**Subject Area:**Mathematics

**Grade:**912

**Domain-Subdomain:**Geometry: Modeling with Geometry

**Cluster:**Level 3: Strategic Thinking & Complex Reasoning

**Cluster:**Apply geometric concepts in modeling situations. (Geometry - Major Cluster) -

Clusters should not be sorted from Major to Supporting and then taught in that order. To do so would strip the coherence of the mathematical ideas and miss the opportunity to enhance the major work of the grade with the supporting clusters.

**Date Adopted or Revised:**02/14

**Date of Last Rating:**02/14

**Status:**State Board Approved

**Assessed:**Yes

**Assessment Limits :**

Items may require the student to use knowledge of other Geometry

standards.Items that use volume should not also assess G-GMD.1.3 or GMG.1.1.

**Calculator :**Neutral

**Clarification :**

Students will apply geometric methods to solve design problems.**Stimulus Attributes :**

Items must be set in a real-world context.**Response Attributes :**

Items may require the student to interpret the results of a solution

within the context of the modeling situation.Items may require the student to apply the basic modeling cycle.

Items may require the student to use or choose the correct unit of

measure

**Test Item #:**Sample Item 1**Question:**The trunk of a palm tree has cylindrical tubes that carry water. Each tube is 0.0003 meters wide. One of the tubes in a palm tree trunk is shown.

A. Using the diagram as a model, approximately how many tubes could fit in a palm tree trunk with a diameter of 0.5 meters?

B. The tubes in a palm tree are between 20 to 21 meters long. What is the approximate volume, in cubic meters, of one tube?

**Difficulty:**N/A**Type:**EE: Equation Editor

## Related Courses

## Related Access Points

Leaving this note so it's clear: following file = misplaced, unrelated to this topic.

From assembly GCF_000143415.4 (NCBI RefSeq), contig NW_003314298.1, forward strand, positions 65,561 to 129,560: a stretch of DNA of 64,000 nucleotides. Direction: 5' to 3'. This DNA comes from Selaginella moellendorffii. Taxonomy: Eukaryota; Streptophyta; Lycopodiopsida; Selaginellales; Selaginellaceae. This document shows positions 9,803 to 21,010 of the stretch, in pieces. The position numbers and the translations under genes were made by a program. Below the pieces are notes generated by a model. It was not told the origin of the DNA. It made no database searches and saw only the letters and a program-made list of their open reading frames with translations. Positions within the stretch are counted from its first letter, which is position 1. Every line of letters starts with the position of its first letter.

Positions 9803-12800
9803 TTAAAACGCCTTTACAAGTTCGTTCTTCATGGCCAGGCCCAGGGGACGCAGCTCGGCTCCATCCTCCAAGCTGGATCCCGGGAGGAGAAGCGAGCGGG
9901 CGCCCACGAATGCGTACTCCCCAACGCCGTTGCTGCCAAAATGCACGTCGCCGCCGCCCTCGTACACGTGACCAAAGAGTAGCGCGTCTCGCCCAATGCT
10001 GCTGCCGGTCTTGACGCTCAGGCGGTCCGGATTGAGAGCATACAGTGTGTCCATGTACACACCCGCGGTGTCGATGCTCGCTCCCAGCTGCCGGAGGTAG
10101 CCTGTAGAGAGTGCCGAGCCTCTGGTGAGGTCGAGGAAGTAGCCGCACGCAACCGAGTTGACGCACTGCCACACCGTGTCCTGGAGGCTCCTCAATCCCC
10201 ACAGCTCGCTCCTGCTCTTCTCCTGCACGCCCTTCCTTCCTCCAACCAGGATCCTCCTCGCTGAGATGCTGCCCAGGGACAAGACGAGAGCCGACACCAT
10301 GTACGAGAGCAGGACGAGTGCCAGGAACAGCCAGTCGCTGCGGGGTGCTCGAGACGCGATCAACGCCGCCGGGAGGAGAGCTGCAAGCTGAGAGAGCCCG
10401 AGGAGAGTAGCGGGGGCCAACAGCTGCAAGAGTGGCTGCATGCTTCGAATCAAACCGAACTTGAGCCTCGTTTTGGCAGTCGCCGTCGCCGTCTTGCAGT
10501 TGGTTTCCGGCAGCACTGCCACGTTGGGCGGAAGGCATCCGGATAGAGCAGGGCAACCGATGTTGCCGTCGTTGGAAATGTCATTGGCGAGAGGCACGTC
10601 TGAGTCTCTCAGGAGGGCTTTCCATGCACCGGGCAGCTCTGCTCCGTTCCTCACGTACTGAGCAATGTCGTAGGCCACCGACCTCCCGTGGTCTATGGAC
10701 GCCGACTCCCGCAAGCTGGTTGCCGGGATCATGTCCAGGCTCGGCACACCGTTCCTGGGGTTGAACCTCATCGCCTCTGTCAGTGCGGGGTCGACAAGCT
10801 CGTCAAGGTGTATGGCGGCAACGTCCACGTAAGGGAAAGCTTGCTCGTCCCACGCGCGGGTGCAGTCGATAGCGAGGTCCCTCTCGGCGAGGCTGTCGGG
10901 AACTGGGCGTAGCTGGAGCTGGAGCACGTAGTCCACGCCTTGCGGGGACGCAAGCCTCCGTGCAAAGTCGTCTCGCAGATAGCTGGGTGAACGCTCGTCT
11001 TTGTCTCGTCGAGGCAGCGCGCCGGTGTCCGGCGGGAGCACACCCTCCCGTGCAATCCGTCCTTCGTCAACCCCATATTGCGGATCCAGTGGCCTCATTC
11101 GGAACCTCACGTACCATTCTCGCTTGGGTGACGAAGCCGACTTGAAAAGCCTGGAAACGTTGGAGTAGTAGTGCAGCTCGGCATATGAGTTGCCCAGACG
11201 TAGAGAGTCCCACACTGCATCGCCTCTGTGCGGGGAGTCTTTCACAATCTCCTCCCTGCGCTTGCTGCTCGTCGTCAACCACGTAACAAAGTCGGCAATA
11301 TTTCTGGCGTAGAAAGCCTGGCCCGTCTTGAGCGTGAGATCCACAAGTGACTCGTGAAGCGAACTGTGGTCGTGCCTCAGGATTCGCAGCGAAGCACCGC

## Related Resources

## 3D Modeling

## Assessments

## Formative Assessments

## Lesson Plans

## Perspectives Video: Expert

## Perspectives Video: Professional/Enthusiasts

## Problem-Solving Tasks

## Video/Audio/Animation

## STEM Lessons - Model Eliciting Activity

Students use measures and properties of rectangular prisms and cylinders to model and rank 3D printable designs of interchangeable wristwatch bands that satisfy physical constraints.

Students apply geometric measures and methods, art knowledge, contextual information, and utilize clear and coherent writing to analyze NASA space shuttle mission patches from both a mathematical design and visual arts perspective.

This MEA requires students to design a custom snowboard for five Olympic athletes, taking into consideration how their height and weight affect the design elements of a snowboard. There are several factors that go into the design of a snowboard, and the students must use reasoning skills to determine which factors are more important and why, as well as what factors to eliminate or add based on the athlete's style and preferences. After the students have designed a board for each athlete, they will report their procedure and reasons for their decisions.

"Poly Wants a Bridge" is a model-eliciting activity that allows students to assist the city of Polygon City with selecting the most appropriate bridge to build. Teams of students are required to analyze properties of bridges, such as physical composition and span length in order to solve the problem.